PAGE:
get_papers examples

  • Example: Get all the papers in the database for one author in a given year:

    $ get_papers.py --author=Einstein,A. --year=1905
you will get BibTeX entries in the standard output. There are options that change the behavior.
  • Example: Use of other options:

    $ get_papers.py --author=Einstein,A. --year=1905 -f html -o biblio.html
    $ get_papers.py --author=Einstein,A. --year=1905 -f latex --output=biblio.tex
    $ get_papers.py --author=Einstein,A. --year=1905 -f latex --sort=date,reverse

bibextract examples

Simple Example:

The simplest use of bibextract is to get the bibliography cited in document.tex (directly or from document.aux). Use one of the following:

$ bibextract document.tex
$ bibextract document.aux

Here the bibtex items are read from a default database $BIBDB. This will create a file: document.bib with only the cited items.

Scripting using the library

Simple script

The simplest useful script to custom-convert your database to latex could be something like::

import yapbib.biblist as biblist
#
# Change here to your files
bibfile= yourbib.bib  # input database
outputfile=myfile.tex # output latex file
# latexstyle, overrides default values
latexstyle={ 'url': None, # Do not include url
             'doi': None, # Do not include doi
             'author': (r'\textbf{',r'}'), # Write the authors in boldface
}

b=biblist.BibList()
b.import_bibtex(bibfile)
# Sort them in your specified order and export them to latex list
b.sort(['year','firstpage','author','journal'],reverse=True)
b.export_latex(outputfile,style=latexstyle)

Some extra manipulation

You can also manipulate the data prior to convert it (though bibmanage.py already does it):

import yapbib.biblist as biblist
#
# Change here to your files
bibfile= yourbib.bib  # input database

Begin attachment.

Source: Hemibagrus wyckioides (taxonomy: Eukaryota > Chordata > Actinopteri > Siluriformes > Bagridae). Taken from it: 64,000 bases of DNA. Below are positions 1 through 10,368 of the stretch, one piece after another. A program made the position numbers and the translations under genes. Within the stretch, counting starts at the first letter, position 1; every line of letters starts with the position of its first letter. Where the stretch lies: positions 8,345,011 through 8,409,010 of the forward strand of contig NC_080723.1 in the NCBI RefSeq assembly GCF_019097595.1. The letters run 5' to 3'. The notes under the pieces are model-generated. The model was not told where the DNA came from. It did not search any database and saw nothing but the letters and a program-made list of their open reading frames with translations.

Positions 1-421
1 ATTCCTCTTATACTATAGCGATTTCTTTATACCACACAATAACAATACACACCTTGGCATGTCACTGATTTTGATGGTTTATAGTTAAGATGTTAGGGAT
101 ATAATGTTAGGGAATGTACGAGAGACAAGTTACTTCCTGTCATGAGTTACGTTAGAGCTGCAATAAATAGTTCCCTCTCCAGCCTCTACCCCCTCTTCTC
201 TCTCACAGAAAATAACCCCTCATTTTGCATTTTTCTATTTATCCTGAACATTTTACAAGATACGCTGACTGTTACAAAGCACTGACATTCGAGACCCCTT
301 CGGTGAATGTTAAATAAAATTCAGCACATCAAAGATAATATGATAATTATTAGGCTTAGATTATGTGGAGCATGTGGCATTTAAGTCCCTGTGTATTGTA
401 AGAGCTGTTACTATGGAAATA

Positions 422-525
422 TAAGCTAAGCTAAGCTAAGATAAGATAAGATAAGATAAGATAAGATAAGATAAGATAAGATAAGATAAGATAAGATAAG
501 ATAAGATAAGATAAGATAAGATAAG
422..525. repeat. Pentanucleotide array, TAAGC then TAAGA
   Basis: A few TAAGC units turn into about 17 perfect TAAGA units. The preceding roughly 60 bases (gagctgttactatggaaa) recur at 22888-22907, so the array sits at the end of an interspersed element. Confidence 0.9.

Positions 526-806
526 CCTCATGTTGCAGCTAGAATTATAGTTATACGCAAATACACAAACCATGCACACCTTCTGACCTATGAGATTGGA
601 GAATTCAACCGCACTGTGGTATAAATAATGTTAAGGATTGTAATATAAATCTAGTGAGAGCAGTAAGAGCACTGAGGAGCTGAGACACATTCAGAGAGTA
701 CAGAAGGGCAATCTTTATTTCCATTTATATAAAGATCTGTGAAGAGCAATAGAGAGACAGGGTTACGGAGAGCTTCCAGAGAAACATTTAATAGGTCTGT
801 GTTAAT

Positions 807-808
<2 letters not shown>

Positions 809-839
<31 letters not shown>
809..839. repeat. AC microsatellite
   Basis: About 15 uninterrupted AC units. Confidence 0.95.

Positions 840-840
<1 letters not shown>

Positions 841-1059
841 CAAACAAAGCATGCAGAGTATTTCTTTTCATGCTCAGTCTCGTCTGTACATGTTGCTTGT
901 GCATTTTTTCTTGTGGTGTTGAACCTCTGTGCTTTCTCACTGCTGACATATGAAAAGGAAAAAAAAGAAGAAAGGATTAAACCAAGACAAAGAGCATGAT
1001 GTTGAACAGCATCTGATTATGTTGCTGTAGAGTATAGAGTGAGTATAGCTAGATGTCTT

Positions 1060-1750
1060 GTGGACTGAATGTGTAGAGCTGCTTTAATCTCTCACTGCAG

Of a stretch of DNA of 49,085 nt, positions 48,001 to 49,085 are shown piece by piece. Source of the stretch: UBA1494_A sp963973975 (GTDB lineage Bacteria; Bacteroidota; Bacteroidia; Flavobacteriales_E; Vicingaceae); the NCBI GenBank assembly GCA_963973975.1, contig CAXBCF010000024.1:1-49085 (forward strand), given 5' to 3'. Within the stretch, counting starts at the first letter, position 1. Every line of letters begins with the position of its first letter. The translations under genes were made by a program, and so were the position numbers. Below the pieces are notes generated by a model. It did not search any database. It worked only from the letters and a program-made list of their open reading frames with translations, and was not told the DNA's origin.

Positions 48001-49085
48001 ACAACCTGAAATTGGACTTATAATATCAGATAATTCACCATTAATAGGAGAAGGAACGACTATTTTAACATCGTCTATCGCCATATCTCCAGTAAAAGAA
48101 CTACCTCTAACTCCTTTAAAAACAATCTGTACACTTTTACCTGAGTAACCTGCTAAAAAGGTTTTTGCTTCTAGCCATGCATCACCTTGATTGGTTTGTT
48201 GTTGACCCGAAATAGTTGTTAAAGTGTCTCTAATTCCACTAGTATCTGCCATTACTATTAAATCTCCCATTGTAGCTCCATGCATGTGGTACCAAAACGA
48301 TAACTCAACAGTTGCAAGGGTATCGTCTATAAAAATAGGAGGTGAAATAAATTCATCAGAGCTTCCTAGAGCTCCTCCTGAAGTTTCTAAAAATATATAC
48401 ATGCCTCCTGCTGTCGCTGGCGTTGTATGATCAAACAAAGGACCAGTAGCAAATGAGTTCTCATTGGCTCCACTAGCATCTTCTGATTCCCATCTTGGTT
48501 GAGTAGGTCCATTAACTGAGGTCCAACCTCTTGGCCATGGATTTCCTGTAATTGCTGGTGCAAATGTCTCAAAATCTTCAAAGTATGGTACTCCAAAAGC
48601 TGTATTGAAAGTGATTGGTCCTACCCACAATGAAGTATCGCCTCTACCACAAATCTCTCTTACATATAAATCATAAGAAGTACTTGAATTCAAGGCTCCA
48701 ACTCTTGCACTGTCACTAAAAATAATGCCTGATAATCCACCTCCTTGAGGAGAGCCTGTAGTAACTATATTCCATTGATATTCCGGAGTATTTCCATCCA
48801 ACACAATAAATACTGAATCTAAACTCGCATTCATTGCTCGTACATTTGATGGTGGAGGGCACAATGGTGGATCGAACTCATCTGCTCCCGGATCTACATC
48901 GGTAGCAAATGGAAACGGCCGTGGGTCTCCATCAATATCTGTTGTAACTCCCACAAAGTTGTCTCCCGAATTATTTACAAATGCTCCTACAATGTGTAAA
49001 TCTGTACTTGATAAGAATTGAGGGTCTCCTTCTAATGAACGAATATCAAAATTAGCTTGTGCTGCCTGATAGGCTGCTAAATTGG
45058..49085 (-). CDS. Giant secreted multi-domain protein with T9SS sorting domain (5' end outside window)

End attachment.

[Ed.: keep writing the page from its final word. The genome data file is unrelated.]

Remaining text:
outputfile=myfile.tex # output latex file
# latexstyle, overrides default values
latexstyle={ 'url': None, # Do not include url
             'doi': None, # Do not include doi
             'author': (r'\textbf{',r'}'), # Write the authors in boldface
}

b=biblist.BibList()
b.import_bibtex(bibfile)
# Select only some items
items= b.search(findstr='name1',fields=['author','key'])

# Create a reduced database
bout= biblist.BibList()
for it in items:
  bout.add_item(b.get_item(it),it)

# Sort them in your specified order and export them to latex list
bout.sort(['year','firstpage','author','journal'],reverse=True)
bout.export_latex(outputfile,style=latexstyle)

A Thesis list

The list of thesis performed at our lab was created with the following script:

import yapbib.biblist as biblist

bibfile= 'tesis.bib'
outputfile= 'tesis.html'

htmlstyle={'fields':['author','title','director','school','year'],
           'author': ('<span class="authors">', '</span><BR>'),
           'director':('<BR><span class="director">','</span>. ')}

css_style=""".title a,
.title {font-weight: bold;	color :    #416DFF; }
ol.bibliography li{	nmargin-bottom:0.5em;}
.year:before {content:" (";}
.year:after {content:").";}
.authors {font-weight:bold; display:list;}
.authors:after {content:". ";}
.director:before{content:"Director: ";}
"""

head='''
<html>
<head>
<meta http-equiv="Content-Type" content="text/html; charset=UTF-8">
<style type="text/css">
{0}</style>
<title>Tesis Doctorales</title>
</head>
<body>
<h2>Tesis Doctorales (PhD Thesis)</h2>
<ol class="bibliography">
'''.format(css_style)

b=biblist.BibList()
b.import_bibtex(bibfile)
b.sort(['year','author','reverse'])
b.export_html(outputfile, head= head, style= htmlstyle, separate_css=False)

Exploring the package interactively

>>> import yapbib.biblist as biblist
>>> b=biblist.BibList()
>>> b.import_bibtex('mybib.bib')
>>> items= b.List() # Shows the keys of all entries
>>> items
['KEY1','KEY2']
>>> it= b.get_item(items[0]) # Get first item
>>> it= b.get_items()[0]  # (Alternative) to get first item
>>> it.get_fields() # Show all fields for item
>>> it.preview()    # Show a preview (brief info)
>>> bib= it.to_bibtex() # get item in BibTeX form
>>> tex= it.to_latex() # get item in LaTeX form
>>> html= it.to_html() # get item in html form
>>> print it  # print full information on the item
>>> print unicode(it) # Use this if it has non-ascii characters